Project companies are often subject to other legal or commercial arrangements that affect their operation and performance, including project financings, transmission or transportation agreements, interconnection agreements, permits and real property rights.  The covenants in these various agreements can influence the project company’s ability to operate its assets and perform its obligations under its fuel supply and revenue contracts.  Therefore, material issues within such arrangements should be identified and analyzed when assessing the overall value and risk associated with the project.

Finally, energy M&A transactions often involve the acquisition of development assets.  In these situations, the purchaser often assumes the additional risk that the project will be capable of being completed.  The due diligence process is critical in evaluating the level of development and other work that must be completed before the project can be constructed, commissioned and placed into service.  This includes evaluating the risk of delay in obtaining permits and other governmental authorizations; completion of the project interconnection; and obtaining adequate transmission, transportation or other rights necessary to timely complete the project.

  1. Difficulty Identifying Energy Regulatory Issues

The energy industry is highly regulated and requires numerous local, state and federal licenses, permits and approvals in order to operate.  A business may be the subject of enforcement or other proceedings in front of FERC, a state PUC or another regulatory commission.  Regulatory issues and material proceedings affecting a business or transaction should be identified in the due diligence process and adequately addressed and understood by the parties prior to entering into the purchase and sale agreement.

The regulatory knowledge required for an energy M&A transaction will depend on the business or assets being purchased and acquired, and the jurisdiction in which they are located.  For example, M&A transactions involving interstate natural gas pipeline projects will require FERC experience that differs from the FERC experience required for M&A transactions involving power generation and transmission assets.  Additionally, each state adds its own regulations through legislation, PUCs, railroad commissions or other authorities.  Accordingly, the regulatory advice needed for a transaction will depend upon the nature of the business being purchased and sold, and the location of its assets.

Finally, regulatory approvals and notices may be required for certain types of M&A transactions.  For example, Section 203 of the Federal Power Act requires FERC authorization for mergers, dispositions and acquisitions involving electric generation and transmission companies.  Section 1289 of the Energy Policy Act amended section 203 of the Federal Power Act and expanded FERC’s authorities and requirements.  The right regulatory advice can be critical to navigating these and other approvals and authorizations.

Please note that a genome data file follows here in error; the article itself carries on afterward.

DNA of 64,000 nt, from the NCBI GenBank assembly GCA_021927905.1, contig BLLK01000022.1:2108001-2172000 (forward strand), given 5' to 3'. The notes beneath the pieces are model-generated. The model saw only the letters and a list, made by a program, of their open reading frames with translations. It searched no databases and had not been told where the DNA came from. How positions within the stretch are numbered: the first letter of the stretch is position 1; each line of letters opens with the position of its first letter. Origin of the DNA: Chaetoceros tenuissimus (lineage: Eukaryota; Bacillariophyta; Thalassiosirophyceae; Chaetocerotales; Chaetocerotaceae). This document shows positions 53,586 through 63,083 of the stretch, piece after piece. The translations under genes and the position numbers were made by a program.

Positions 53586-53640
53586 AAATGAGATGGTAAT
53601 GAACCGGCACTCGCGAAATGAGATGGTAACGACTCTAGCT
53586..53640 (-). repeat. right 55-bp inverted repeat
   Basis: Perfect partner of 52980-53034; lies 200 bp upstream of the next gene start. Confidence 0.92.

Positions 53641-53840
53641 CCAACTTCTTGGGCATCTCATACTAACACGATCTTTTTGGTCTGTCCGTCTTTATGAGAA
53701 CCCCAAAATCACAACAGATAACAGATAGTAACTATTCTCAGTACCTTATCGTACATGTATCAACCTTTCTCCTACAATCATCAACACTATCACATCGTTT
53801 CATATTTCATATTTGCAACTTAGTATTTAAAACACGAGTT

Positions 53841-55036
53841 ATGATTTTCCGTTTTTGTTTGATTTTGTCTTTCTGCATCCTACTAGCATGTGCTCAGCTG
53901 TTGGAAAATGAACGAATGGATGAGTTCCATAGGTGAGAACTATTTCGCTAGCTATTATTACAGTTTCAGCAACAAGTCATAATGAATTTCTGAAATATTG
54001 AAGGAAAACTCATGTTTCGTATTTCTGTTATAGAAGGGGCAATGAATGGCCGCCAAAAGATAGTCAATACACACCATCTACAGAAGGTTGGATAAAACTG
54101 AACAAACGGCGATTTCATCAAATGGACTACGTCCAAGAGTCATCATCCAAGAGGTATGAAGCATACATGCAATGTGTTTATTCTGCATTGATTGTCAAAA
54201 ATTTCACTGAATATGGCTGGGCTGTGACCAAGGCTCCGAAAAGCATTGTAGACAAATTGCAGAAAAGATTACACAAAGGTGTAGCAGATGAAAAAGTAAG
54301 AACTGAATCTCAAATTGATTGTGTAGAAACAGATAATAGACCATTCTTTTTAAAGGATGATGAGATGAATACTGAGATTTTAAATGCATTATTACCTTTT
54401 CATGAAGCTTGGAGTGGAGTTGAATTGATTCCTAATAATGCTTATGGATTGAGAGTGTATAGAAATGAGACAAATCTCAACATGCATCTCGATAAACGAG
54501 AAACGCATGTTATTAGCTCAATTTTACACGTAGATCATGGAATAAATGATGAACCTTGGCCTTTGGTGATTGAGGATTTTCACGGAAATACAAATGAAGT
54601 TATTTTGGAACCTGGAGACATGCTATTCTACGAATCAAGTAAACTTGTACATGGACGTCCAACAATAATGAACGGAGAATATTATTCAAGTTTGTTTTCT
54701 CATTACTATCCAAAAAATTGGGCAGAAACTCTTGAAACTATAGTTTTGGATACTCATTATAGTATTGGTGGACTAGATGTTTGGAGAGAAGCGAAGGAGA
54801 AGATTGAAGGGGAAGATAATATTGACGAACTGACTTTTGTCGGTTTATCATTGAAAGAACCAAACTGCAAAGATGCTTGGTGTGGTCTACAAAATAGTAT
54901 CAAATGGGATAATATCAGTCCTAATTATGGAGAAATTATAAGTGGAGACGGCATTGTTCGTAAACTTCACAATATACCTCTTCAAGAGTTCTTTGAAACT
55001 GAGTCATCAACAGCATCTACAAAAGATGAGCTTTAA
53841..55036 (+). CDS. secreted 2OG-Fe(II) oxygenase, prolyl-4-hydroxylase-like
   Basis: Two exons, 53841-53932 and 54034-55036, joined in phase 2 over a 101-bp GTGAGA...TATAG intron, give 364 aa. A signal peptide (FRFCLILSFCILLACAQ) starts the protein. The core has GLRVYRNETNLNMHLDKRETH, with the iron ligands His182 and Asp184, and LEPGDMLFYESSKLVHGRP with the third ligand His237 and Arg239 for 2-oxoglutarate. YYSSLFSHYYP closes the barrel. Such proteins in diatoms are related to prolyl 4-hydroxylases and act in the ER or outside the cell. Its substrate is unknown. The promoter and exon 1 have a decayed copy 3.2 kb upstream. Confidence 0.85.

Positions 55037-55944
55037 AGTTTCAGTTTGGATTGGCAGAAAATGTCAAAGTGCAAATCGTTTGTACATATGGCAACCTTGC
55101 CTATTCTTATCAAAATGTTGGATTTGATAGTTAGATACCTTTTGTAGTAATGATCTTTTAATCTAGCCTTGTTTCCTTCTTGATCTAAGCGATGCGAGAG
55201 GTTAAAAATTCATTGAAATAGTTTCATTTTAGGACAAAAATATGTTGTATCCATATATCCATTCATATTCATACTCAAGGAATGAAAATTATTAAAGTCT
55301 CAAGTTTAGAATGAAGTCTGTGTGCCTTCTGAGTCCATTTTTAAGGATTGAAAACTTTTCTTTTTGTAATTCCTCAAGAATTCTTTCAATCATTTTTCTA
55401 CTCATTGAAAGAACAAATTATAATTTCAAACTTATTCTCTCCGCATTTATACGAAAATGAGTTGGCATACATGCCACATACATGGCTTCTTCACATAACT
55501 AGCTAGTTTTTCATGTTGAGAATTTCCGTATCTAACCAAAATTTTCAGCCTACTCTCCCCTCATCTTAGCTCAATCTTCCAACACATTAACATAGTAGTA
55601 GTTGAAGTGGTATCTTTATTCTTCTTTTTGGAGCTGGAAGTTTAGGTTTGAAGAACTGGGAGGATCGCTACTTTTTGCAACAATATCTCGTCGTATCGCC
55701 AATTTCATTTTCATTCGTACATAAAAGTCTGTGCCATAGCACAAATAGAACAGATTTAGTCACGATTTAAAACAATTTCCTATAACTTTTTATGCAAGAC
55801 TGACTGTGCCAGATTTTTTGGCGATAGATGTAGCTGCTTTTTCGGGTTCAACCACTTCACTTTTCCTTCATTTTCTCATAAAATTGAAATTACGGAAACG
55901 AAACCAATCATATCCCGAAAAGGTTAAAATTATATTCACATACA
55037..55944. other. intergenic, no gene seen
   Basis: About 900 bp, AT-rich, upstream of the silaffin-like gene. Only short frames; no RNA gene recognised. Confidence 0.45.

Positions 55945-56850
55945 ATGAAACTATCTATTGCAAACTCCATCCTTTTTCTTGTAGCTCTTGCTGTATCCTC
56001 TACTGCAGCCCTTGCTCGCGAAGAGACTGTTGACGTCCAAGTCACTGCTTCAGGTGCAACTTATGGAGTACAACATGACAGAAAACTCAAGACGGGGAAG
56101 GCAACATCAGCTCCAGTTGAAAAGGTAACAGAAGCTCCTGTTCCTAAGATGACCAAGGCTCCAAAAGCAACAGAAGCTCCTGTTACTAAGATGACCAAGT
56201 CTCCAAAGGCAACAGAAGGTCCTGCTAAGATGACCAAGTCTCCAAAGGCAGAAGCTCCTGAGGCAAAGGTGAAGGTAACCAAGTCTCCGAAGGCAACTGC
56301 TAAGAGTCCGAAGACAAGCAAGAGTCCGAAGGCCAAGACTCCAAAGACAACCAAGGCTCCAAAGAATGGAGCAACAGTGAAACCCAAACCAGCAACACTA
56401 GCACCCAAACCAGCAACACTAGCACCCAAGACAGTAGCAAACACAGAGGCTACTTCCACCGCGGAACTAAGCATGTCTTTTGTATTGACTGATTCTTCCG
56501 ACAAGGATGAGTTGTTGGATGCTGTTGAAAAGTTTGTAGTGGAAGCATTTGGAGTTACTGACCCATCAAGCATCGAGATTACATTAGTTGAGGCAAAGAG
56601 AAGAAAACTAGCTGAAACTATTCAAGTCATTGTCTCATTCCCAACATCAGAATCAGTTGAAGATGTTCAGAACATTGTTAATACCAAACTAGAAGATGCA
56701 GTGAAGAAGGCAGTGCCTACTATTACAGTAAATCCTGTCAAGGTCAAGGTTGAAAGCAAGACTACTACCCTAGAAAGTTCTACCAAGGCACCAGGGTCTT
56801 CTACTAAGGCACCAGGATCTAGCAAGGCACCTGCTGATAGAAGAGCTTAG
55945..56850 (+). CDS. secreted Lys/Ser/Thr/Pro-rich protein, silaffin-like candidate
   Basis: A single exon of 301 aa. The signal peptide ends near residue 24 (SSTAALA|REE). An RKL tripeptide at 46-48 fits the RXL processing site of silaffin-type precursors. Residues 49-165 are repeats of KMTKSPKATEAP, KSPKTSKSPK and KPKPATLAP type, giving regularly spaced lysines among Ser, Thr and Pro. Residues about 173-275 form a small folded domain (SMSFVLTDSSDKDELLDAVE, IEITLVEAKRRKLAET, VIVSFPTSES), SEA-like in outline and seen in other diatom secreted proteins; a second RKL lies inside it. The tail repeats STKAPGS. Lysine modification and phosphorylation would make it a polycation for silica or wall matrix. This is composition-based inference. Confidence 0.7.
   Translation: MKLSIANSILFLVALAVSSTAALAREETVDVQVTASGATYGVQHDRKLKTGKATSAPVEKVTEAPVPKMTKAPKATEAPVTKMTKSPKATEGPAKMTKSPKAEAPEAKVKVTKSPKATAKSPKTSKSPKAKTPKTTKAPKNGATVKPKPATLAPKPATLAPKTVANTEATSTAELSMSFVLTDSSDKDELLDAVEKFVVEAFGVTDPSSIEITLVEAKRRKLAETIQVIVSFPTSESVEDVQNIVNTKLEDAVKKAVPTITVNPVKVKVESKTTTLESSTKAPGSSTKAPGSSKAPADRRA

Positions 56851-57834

1. Missing the Full Legal Picture

The laws and regulations affecting the energy industry go beyond the energy regulatory regime and include environmental, health and safety, tax, employee benefits and real property issues.  Therefore, energy infrastructure M&A transactions often require the support of skilled professionals in environmental, health and safety, tax, employee benefits and real estate law in order to provide a complete picture of the risks to a business or project.

Coal, natural gas and nuclear power plants, as well as upstream, midstream and downstream oil and gas assets, all are faced with their own unique environmental challenges, including emission permits, potential carbon and frac fluid regulation, and pre-existing conditions and liabilities associated with releases of mercury, petroleum, radiation and other potentially environmentally hazardous substances.  Even renewable energy projects face stringent environmental regulations related to preserving wetlands and mitigating the impact a project may have on animal and plant life.  Equally important is the identification and analysis of issues relating to the health and safety of workers; the tax structure of the transaction; depreciation rights; and, in the context of renewable or nuclear energy projects, qualification for tax credits and treasury grant programs, ERISA, employee benefit liabilities and real property rights.  Accordingly, knowledge covering a wide range of the law is necessary for a complete picture of the risks and liabilities involved in an energy M&A transaction.

  1. Inadequate Identification of International Exposure

Oil and natural gas are global commodities, and energy companies frequently do business around the world.  Accordingly, energy M&A transactions often involve projects, assets or businesses located in foreign jurisdictions.  The rules and regulations affecting the energy business vary widely around the globe, and local professionals should be engaged to assist with M&A transactions involving foreign operations in order to properly understand these differences.  Similarly, international transactions may involve additional U.S. legal issues that should not be overlooked, such as compliance with the Foreign Corrupt Practices Act.

Conclusion

The market structure, regulations and commercial arrangements associated with the energy industry are complex and varied.  The right skill and understanding of the business involved is crucial to successfully identifying, navigating and addressing the risks associated with energy M&A transactions.